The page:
Option two:  Both bride and groom retain their original surnames.  This one has the virtue of being simple, respectful, and light on paperwork.  However, there is a problem concerning the inheritance of names (I realise that many of these problems relate to children, and so couple not looking to breed needn't worry, but lets face it, statistically the overwhelming majority of married couples have children, and the naming conventions associated with marriage should accomodate this trend).  Say Mr Smith and Mrs Jones decide to bring a little baby Smi..., no, Jone... ah.  What surname does the child get?  Either way one parent misses out.  But wait, we all know what's coming next.  Let's name the child little baby Smith-Jones (or Jones-Smith).  Well, so at least the baby's name makes sense, but (and here comes our first assumption) it seems that it is generally a desirable thing for children to have the same surnames as their parents.  After all, that's pretty much why we started giving surnames in the first place right?  To tell who was related to who?  Anyway, if you can get past that then there's a problem I call 'the problem of exponential and exacerbating proliferation of surnames', or 'PEEPS' for short (suppresses childish grin).

In short, the ultimate problem with any widespread convention of the linking of names (either upon marriage or childbirth) is that it's only a couple of generations before surnames are too large to be used without a portable usb.  If miss Smith-Jones marries mr Abdul-Mohammed, then they'll become some variation of mr and mrs Smith-Jones-Abdul-Mohammed.  Of course, when little baby Smith-Jones-Abdul-Mohammed grows up and marries miss Zhu-Raffioporto-Sidebottom-Agamemnon, then the earth shatteringly cool (but skull-splittingly unwieldy) surname Smith-Jones-Abdul-Mohammed-Zhu-Raffioporto-Sidebottom-Agamemnon comes into existence.  Obviously this will just continue with every wedding/birth to unacceptable levels.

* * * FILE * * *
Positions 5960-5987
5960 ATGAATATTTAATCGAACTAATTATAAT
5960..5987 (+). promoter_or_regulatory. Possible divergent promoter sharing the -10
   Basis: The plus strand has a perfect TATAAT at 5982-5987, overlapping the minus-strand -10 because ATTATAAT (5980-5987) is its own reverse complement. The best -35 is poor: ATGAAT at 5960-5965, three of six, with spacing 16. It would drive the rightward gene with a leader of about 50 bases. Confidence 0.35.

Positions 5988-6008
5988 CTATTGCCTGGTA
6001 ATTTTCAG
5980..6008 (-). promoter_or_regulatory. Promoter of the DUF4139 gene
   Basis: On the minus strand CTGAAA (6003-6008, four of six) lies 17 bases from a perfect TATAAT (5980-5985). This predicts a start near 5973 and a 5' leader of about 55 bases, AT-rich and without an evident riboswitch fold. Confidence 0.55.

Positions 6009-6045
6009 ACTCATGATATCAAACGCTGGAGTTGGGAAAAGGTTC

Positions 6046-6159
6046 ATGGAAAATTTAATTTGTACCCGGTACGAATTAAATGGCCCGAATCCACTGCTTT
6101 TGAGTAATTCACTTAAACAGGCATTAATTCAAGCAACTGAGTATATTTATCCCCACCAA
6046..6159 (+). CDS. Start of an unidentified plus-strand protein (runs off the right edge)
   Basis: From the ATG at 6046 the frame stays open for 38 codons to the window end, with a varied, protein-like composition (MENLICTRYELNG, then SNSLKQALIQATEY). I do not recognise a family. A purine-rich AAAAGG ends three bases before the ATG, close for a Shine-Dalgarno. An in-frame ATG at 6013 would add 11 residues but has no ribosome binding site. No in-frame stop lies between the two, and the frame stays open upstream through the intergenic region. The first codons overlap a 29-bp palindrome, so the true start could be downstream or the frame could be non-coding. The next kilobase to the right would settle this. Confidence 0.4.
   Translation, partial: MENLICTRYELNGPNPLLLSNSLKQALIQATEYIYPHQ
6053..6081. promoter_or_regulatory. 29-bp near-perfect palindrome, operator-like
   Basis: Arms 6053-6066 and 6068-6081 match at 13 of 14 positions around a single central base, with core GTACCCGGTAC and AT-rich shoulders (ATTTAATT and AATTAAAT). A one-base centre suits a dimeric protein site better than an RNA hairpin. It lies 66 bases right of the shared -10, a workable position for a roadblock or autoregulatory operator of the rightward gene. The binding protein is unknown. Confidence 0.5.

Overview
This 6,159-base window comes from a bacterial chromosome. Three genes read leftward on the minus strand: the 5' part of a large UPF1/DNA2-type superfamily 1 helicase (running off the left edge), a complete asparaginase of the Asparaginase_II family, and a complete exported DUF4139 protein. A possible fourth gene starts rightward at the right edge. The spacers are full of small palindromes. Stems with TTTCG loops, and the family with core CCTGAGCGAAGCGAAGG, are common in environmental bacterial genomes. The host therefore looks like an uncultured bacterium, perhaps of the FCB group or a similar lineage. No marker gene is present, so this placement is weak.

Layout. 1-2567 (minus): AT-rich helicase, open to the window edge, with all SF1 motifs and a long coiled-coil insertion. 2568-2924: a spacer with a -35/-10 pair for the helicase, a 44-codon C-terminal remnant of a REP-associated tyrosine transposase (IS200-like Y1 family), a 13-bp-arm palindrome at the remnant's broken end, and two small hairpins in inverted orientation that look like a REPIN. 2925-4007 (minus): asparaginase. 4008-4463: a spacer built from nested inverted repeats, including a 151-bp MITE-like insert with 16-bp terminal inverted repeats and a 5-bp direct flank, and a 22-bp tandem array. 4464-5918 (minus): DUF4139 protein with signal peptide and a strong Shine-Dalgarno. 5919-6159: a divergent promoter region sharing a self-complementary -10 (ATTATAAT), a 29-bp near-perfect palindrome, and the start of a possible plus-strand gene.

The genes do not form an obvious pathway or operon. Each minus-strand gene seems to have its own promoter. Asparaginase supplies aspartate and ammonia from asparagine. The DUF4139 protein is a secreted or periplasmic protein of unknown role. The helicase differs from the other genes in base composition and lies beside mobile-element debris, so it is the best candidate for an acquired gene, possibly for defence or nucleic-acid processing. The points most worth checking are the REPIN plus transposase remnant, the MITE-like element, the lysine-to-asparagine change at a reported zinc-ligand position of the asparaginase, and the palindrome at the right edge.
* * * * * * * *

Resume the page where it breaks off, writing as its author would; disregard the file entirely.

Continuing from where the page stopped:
Of course, couples getting married can always chose one name from each and hyphenate the two, discarding the rest.  But here there lies a risk of offence.  Many parents would be pretty hurt to see their children discarding their name, and again, how do you chose which ones to ditch?

Option Three:  The combi-name.  Another couple I know of combined their names upon marriage.  When miss Wood married mr Smith, they both took the name Woodsmith.  I like this approach, but alas, you know I'm going to winge about it now.  First of all not every pair of names will combine as well as this one does.  Second, PEEPS is still a problem, except with really long single word names.  Third, again it seriously disrupts the continuity of family names (making genealogy very difficult).

I have a lot more to say on this, but I'll wrap up.  My final conclusion is that there is no satisfactory replacement convention that could be adopted for everyone (as the old convention used to be).  This doesn't mean that the above approaches are wrong for individual couples, I know of several couples for whom these solutions have been just dandy.  What it does mean however is that none of them could be adopted universally.  The only solution is (and maybe this is the westcountry in me coming out) that we only marry people who have the same surname as us...